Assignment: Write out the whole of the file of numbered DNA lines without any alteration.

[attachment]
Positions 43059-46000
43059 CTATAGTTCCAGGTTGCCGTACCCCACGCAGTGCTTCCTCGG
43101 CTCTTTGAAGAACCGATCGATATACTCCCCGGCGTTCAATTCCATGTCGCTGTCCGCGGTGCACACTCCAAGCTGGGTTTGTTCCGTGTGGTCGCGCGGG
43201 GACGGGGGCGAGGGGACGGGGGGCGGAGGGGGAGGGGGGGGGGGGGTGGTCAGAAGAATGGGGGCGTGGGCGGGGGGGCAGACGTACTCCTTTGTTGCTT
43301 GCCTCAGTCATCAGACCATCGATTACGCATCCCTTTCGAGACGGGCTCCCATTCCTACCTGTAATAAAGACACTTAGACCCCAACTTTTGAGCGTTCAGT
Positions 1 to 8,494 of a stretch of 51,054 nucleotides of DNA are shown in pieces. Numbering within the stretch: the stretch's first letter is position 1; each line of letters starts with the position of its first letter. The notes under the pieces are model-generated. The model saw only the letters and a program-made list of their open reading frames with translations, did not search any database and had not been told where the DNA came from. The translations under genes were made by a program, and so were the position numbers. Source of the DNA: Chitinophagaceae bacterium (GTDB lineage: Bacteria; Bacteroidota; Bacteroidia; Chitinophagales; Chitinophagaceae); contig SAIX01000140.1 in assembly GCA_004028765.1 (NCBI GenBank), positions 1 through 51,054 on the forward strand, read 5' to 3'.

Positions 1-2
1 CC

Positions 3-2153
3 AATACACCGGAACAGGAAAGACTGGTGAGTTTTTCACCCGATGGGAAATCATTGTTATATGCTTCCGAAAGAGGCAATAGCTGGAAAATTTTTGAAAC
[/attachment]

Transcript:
Positions 43059-46000
43059 CTATAGTTCCAGGTTGCCGTACCCCACGCAGTGCTTCCTCGG
43101 CTCTTTGAAGAACCGATCGATATACTCCCCGGCGTTCAATTCCATGTCGCTGTCCGCGGTGCACACTCCAAGCTGGGTTTGTTCCGTGTGGTCGCGCGGG
43201 GACGGGGGCGAGGGGACGGGGGGCGGAGGGGGAGGGGGGGGGGGGGTGGTCAGAAGAATGGGGGCGTGGGCGGGGGGGCAGACGTACTCCTTTGTTGCTT
43301 GCCTCAGTCATCAGACCATCGATTACGCATCCCTTTCGAGACGGGCTCCCATTCCTACCTGTAATAAAGACACTTAGACCCCAACTTTTGAGCGTTCAGT
Positions 1 to 8,494 of a stretch of 51,054 nucleotides of DNA are shown in pieces. Numbering within the stretch: the stretch's first letter is position 1; each line of letters starts with the position of its first letter. The notes under the pieces are model-generated. The model saw only the letters and a program-made list of their open reading frames with translations, did not search any database and had not been told where the DNA came from. The translations under genes were made by a program, and so were the position numbers. Source of the DNA: Chitinophagaceae bacterium (GTDB lineage: Bacteria; Bacteroidota; Bacteroidia; Chitinophagales; Chitinophagaceae); contig SAIX01000140.1 in assembly GCA_004028765.1 (NCBI GenBank), positions 1 through 51,054 on the forward strand, read 5' to 3'.

Positions 1-2
1 CC

Positions 3-2153
3 AATACACCGGAACAGGAAAGACTGGTGAGTTTTTCACCCGATGGGAAATCATTGTTATATGCTTCCGAAAGAGGCAATAGCTGGAAAATTTTTGAAAC